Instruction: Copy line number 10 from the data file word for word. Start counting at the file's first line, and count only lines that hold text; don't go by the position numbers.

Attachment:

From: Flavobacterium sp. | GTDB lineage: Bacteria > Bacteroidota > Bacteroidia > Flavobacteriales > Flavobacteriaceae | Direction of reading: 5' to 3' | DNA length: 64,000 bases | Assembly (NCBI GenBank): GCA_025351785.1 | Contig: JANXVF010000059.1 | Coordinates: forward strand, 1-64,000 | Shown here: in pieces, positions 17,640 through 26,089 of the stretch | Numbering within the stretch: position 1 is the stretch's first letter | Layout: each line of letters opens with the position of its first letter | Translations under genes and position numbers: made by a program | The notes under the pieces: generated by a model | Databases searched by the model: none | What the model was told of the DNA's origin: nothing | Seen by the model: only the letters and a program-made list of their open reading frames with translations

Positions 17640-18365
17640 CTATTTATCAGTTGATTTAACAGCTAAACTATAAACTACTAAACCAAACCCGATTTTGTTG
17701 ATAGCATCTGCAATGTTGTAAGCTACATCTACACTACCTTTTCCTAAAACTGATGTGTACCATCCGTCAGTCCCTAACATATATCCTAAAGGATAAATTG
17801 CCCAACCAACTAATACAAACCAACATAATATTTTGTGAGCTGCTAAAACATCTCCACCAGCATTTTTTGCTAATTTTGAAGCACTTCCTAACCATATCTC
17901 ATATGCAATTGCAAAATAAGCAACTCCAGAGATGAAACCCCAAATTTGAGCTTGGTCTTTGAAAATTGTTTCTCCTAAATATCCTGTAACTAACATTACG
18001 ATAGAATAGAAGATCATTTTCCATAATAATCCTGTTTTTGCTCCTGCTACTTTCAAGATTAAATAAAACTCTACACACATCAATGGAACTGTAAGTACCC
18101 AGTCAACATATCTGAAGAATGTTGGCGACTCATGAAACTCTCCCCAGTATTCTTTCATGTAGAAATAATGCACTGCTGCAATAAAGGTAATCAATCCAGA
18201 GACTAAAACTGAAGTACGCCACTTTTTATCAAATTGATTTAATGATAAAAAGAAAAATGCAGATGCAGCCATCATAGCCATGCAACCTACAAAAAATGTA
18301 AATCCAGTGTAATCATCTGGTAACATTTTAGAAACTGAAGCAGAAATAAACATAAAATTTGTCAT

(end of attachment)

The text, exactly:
18301 AATCCAGTGTAATCATCTGGTAACATTTTAGAAACTGAAGCAGAAATAAACATAAAATTTGTCAT